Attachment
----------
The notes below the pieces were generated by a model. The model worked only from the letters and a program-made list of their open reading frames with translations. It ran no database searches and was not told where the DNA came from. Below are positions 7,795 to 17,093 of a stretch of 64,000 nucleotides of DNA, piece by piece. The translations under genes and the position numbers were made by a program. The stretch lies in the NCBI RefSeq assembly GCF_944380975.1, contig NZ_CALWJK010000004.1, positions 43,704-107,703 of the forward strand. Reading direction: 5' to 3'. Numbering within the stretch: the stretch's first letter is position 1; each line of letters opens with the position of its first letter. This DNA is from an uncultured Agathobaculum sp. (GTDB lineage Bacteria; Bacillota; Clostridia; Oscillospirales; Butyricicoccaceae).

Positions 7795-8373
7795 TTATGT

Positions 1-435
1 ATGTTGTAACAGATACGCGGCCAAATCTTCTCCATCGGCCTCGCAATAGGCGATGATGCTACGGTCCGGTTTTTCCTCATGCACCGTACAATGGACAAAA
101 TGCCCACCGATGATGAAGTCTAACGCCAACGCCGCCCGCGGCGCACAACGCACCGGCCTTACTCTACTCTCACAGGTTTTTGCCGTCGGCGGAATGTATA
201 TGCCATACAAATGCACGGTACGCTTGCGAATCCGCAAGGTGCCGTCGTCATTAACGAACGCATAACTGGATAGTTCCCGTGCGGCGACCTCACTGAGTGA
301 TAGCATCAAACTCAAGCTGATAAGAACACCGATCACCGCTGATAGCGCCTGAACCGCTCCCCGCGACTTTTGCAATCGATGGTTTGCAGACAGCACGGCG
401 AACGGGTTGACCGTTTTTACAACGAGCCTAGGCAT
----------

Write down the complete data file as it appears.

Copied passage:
The notes below the pieces were generated by a model. The model worked only from the letters and a program-made list of their open reading frames with translations. It ran no database searches and was not told where the DNA came from. Below are positions 7,795 to 17,093 of a stretch of 64,000 nucleotides of DNA, piece by piece. The translations under genes and the position numbers were made by a program. The stretch lies in the NCBI RefSeq assembly GCF_944380975.1, contig NZ_CALWJK010000004.1, positions 43,704-107,703 of the forward strand. Reading direction: 5' to 3'. Numbering within the stretch: the stretch's first letter is position 1; each line of letters opens with the position of its first letter. This DNA is from an uncultured Agathobaculum sp. (GTDB lineage Bacteria; Bacillota; Clostridia; Oscillospirales; Butyricicoccaceae).

Positions 7795-8373
7795 TTATGT

Positions 1-435
1 ATGTTGTAACAGATACGCGGCCAAATCTTCTCCATCGGCCTCGCAATAGGCGATGATGCTACGGTCCGGTTTTTCCTCATGCACCGTACAATGGACAAAA
101 TGCCCACCGATGATGAAGTCTAACGCCAACGCCGCCCGCGGCGCACAACGCACCGGCCTTACTCTACTCTCACAGGTTTTTGCCGTCGGCGGAATGTATA
201 TGCCATACAAATGCACGGTACGCTTGCGAATCCGCAAGGTGCCGTCGTCATTAACGAACGCATAACTGGATAGTTCCCGTGCGGCGACCTCACTGAGTGA
301 TAGCATCAAACTCAAGCTGATAAGAACACCGATCACCGCTGATAGCGCCTGAACCGCTCCCCGCGACTTTTGCAATCGATGGTTTGCAGACAGCACGGCG
401 AACGGGTTGACCGTTTTTACAACGAGCCTAGGCAT